Bugental highlighted that inner experience is the bridge not only to our self-relationship but also to the outside world, which captures aspects of the four layers,

… subjectivity is that inner, separate, and private realm in which we live most genuinely. The furnishings … of this realm are our perceptions, thoughts, feelings and emotions, values and preferences, anticipations and apprehensions, fantasies and dreams, and all else that goes on endlessly … significantly for psychotherapy, subjectivity is the closer bank on which must be founded the bridge of relationship to others and to the world … we are subjects rather than objects, actors not the acted-upon, and this sovereignty is the essence of our subjectivity. ((1987) p.7)

 There are four ways in which Emotionally Focused Therapy develops a conscious person-centredness:

  • A person-focused session structure in which the therapist begins to develop a relationship with the client
  • Access to a moment-by-moment, whole experience, either from within the client’s narrative or the immediate “here-and-now” experience of the therapy session
  • Language which is active, direct and positive
  • The therapist getting to know the client by following the client’s reactions in order to understand her process.

Throughout EF work there is constant engagement with the person as well as the problems.  The problems are “talked about”, but in a style which is experience-focused and which draws the client to connect with the experience of themselves in their problematic “scenes”.  This is done by using language that is active and alive in the moment.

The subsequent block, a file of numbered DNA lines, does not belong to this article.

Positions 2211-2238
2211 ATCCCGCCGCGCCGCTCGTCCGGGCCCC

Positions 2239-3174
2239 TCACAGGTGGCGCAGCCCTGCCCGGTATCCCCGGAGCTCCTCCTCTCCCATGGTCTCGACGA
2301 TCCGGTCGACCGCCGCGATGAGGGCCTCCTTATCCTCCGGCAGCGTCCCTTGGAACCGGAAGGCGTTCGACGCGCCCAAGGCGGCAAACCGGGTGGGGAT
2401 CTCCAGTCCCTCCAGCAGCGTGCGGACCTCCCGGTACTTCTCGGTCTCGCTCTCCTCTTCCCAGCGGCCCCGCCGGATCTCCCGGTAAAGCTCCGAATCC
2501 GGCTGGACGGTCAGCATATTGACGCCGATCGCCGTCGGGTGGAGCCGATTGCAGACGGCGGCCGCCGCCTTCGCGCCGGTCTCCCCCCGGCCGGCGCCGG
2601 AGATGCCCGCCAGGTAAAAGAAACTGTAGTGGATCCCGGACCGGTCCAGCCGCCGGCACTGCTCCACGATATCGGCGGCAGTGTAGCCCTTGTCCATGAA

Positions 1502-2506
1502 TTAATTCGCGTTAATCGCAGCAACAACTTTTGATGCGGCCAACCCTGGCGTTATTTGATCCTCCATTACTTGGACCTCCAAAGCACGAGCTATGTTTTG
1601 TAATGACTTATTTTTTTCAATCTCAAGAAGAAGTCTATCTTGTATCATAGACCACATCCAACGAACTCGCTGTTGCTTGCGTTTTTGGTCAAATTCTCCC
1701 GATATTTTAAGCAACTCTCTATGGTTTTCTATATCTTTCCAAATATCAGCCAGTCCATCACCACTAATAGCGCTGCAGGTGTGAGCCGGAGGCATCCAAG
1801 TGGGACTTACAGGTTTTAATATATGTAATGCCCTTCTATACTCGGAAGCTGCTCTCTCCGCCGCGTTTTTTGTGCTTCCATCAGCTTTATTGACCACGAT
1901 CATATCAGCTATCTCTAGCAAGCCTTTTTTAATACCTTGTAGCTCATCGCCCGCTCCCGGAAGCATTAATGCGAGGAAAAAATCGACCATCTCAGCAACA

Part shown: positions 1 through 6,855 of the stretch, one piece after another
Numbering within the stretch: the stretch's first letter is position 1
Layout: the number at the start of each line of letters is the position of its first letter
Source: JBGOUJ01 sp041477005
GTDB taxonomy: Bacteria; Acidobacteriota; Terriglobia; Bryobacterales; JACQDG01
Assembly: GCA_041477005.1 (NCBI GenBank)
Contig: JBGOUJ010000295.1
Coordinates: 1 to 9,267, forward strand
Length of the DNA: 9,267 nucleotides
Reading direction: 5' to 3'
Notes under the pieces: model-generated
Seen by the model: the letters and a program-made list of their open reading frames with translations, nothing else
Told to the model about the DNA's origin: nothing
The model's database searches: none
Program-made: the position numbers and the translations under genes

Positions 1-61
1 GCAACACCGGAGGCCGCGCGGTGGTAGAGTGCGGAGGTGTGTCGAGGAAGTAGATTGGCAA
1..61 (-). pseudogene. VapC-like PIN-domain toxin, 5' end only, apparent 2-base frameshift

The structure of the first session highlights the person-centred nature of Emotionally Focused Therapy and sets the gentle and respectful tone for the sessions that follow. The therapist explains how her session will be conducted and does this in person-focused terms: “We’ll look at your concerns and how you understand them”.  The language is inclusive and relational in the use of “we” and the person’s concerns are discussed as well as how the client themselves understands them. The statement, “How you understand them”, immediately invites the client into her experience and her sense of agency – the meaning for her. 

As the first session unfolds there is a focus on the whole experience of the client, including how she felt waiting for the therapist’s appointment, her experience of the problem she is bringing and her experience of the here and now with the therapist. An open exploration of daily activities and interests acknowledges the client as separate to her problem. The therapist thanks the client for her subsequent disclosure, again providing a person-focused and relation-building language: “Thank you for that. That’s just a very brief picture of your world but it allows me to locate you in your world just a little bit”.

In contrast to problem centeredness, the therapist is with the person, and can receive and allay any anxieties about the therapy process and can begin to develop a working relationship with the client. This is reinforced with comments such as, “I’ll keep checking in with you as we go to see how you’re going,” enabling the therapist to connect to the current in-session experience.  The therapist continually affirms the client, noting the positive action, “that you’re doing something”, which reinforces the client’s agency.

Next, the therapist enquires about the problem by posing questions that elicit the client’s whole experience, known as a sequence, in order to access her feelings, thoughts, and behaviour as each step of the incident unfolds. They provide the therapist with a more explicit understanding of the client and her situation.  In exploring the distressing incident that Jill brought to therapy, the therapist seeks to unpack her experience and asks, “[If] we [could] just go back through that day just for a little bit so I can understand it.  I know it’s distressing but it would be really helpful for me to know”.